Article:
Dieting and snacking—the two can seem mutually exclusive. Pausing mid-afternoon to nosh on whatever you can find in the office kitchen certainly isn’t conducive to weight loss, for one thing—especially if what you do find is donuts leftover from the morning meeting.
But snacking isn’t necessarily a bad habit—especially if you’re following the Paleo diet. Eating between meals can help you avoid getting too desperately hangry to care if a Frappuccino is healthy or not.
Next time you feel the munchies coming on, give this guide to Paleo-approved snacks a glance. We promise the options will stop your stomach from rumbling.
It’s not as simple as grabbing the cheapest granola bar at the grocery store anymore—most of the snacks found in the middle aisles are full of added sugars, funky chemical colorings, and fillers you just don’t need to put in your body. But snacking on the Paleo diet—or just trying to make healthier choices—doesn’t necessarily mean chowing down on a chicken drumstick every time your tummy rumbles. Just follow these three simple guidelines to pick the perfect primal snack.
First, take a look at the ingredient list. If it’s full of mysterious chemicals you can’t pronounce, skip it. The Paleo diet advocates getting back to our dietary roots and eating only foods our ancestors could have hunted or gathered—that definitely doesn’t include high-fructose corn syrup.
If you see any grains (gluten-free or otherwise), sugar, or dairy products included, you’ll also want to pass. Primal eaters believe the heavily processed Standard American Diet—which relies on all three of these foods—is responsible for the obesity epidemic.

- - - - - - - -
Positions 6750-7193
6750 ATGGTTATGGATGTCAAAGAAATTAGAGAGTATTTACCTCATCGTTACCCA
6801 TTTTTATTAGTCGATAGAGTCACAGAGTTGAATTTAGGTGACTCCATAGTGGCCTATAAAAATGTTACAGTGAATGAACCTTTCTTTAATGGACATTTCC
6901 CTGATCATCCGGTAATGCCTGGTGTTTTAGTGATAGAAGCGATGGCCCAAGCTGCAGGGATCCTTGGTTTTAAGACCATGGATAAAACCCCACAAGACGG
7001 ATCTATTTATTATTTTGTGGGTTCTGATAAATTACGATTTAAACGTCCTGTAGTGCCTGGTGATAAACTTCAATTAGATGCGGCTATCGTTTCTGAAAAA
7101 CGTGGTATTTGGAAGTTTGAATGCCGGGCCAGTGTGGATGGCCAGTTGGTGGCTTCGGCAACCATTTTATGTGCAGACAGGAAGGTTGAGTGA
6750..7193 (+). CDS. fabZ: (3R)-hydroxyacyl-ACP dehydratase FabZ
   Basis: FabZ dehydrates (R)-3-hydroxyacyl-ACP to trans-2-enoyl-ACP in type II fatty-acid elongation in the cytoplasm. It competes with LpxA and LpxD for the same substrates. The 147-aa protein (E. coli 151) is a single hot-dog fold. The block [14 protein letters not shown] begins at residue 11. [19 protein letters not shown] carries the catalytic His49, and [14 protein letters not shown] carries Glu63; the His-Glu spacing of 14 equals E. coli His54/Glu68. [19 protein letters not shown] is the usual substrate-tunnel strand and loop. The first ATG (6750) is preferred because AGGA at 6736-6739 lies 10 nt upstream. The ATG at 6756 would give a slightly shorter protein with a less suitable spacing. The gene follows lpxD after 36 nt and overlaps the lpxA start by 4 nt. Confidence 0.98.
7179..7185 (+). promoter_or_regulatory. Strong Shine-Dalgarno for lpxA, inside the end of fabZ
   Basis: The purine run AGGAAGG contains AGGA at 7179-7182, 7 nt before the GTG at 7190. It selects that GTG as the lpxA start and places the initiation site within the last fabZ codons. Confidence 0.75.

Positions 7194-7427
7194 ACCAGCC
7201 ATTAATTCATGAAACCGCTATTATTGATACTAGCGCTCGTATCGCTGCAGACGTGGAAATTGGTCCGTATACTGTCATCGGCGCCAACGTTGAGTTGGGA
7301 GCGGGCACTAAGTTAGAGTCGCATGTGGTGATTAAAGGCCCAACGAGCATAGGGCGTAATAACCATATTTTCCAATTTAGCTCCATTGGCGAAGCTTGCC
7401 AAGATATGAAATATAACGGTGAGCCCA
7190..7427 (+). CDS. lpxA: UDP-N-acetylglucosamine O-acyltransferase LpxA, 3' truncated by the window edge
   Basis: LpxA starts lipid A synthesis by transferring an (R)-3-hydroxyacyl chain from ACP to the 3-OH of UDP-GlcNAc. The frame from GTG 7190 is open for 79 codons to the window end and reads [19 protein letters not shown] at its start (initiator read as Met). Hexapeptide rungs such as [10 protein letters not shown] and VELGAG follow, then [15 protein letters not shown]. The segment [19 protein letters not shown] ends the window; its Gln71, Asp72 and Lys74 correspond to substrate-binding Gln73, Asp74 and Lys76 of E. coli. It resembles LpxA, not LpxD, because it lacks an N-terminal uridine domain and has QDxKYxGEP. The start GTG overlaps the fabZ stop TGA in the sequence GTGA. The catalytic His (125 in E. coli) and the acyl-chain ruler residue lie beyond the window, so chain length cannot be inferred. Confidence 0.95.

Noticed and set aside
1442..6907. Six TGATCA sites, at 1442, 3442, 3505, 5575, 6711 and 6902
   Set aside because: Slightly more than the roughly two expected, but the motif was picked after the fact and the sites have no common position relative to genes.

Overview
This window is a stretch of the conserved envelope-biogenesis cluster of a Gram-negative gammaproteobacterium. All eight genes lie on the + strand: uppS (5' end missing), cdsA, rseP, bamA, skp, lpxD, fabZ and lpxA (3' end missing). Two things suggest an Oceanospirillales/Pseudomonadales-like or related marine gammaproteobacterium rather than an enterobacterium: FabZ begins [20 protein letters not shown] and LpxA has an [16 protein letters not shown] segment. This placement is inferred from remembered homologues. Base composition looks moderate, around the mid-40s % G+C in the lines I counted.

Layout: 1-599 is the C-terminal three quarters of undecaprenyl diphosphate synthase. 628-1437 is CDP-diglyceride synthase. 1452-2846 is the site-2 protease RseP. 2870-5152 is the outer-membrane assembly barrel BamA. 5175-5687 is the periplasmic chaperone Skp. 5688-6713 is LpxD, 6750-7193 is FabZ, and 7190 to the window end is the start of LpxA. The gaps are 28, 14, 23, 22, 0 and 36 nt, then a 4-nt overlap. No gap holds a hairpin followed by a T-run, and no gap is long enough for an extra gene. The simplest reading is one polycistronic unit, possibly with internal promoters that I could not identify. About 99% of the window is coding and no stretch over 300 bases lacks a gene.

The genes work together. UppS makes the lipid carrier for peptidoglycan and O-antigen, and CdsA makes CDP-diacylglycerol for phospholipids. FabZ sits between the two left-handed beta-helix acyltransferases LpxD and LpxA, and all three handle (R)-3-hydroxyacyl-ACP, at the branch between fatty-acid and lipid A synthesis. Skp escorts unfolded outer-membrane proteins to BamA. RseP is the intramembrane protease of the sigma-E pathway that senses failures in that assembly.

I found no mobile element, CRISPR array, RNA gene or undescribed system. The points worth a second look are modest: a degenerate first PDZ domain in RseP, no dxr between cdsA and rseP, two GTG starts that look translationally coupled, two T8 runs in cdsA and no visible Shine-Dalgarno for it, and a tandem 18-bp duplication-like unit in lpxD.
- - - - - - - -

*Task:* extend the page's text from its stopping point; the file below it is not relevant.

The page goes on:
Paleo dieters get between 19 and 35 percent of their daily calories from protein. Our bodies rely on this macronutrient for everything from cell growth to tissue repair to hormone regulation—to call it crucial would be an understatement. Opt for snacks with at least a 7:1 ratio of calories to grams of protein, or choose whole foods like meats, nuts, and seeds that are naturally high in protein.
Though a side salad might not be a typical snack choice, it’s a super nutritious one, and an easy way to squeeze more veggies into your diet. Though you’ll want to avoid starchy tubers and legumes (think potatoes and beans), everything from carrots to leafy greens to Brussels sprouts is fair game. After all, there’s no such thing as too many vegetables!
The same is true for fruit, although you need to be careful to limit fruits with a high glycemic index. While fruits can be incredibly rich in antioxidants, vitamins, and minerals, they still contain fructose—and can cause your blood sugar to skyrocket if you eat a ton at once. Consult this list of Paleo-approved fruits, and if you do want something higher on the glycemic index, limit how much you eat.
Stock up on your favorite grain-free, Paleo-friendly snacks and keep a few nearby all the time. That way, when your stomach starts rumbling around 3 p.m., you don’t have to reach any further than your desk drawer for a healthy option.
Even better, you can order all of the following snacks from Thrive Market for 25 to 50 percent off retail!
The best way to get more protein? By eating more meat, of course! We’re not talking gas station jerky and Slim Jims, though—on the Paleo diet, you need to opt for higher quality options, whether that’s grass-fed beef, free-range poultry, or pasture-raised pork. Jerky, meat sticks, and meat bars all taste great and can be easily enjoyed on the go.